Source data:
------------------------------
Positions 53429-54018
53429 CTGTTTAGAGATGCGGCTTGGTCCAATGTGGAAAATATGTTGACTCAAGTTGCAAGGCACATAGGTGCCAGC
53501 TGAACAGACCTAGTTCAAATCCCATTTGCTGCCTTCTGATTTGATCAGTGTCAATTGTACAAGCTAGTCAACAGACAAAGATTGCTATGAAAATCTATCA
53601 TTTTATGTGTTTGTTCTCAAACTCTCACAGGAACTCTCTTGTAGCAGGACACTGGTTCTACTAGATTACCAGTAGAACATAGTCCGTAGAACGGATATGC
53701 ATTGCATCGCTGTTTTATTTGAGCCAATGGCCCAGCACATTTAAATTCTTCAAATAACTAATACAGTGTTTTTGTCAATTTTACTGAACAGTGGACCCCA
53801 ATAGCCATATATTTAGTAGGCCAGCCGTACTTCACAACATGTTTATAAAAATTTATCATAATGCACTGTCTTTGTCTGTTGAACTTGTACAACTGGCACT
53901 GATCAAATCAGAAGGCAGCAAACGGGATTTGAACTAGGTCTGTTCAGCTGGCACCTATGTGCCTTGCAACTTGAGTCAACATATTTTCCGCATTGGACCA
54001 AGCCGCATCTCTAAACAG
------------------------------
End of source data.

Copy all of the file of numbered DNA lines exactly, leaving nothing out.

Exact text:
Positions 53429-54018
53429 CTGTTTAGAGATGCGGCTTGGTCCAATGTGGAAAATATGTTGACTCAAGTTGCAAGGCACATAGGTGCCAGC
53501 TGAACAGACCTAGTTCAAATCCCATTTGCTGCCTTCTGATTTGATCAGTGTCAATTGTACAAGCTAGTCAACAGACAAAGATTGCTATGAAAATCTATCA
53601 TTTTATGTGTTTGTTCTCAAACTCTCACAGGAACTCTCTTGTAGCAGGACACTGGTTCTACTAGATTACCAGTAGAACATAGTCCGTAGAACGGATATGC
53701 ATTGCATCGCTGTTTTATTTGAGCCAATGGCCCAGCACATTTAAATTCTTCAAATAACTAATACAGTGTTTTTGTCAATTTTACTGAACAGTGGACCCCA
53801 ATAGCCATATATTTAGTAGGCCAGCCGTACTTCACAACATGTTTATAAAAATTTATCATAATGCACTGTCTTTGTCTGTTGAACTTGTACAACTGGCACT
53901 GATCAAATCAGAAGGCAGCAAACGGGATTTGAACTAGGTCTGTTCAGCTGGCACCTATGTGCCTTGCAACTTGAGTCAACATATTTTCCGCATTGGACCA
54001 AGCCGCATCTCTAAACAG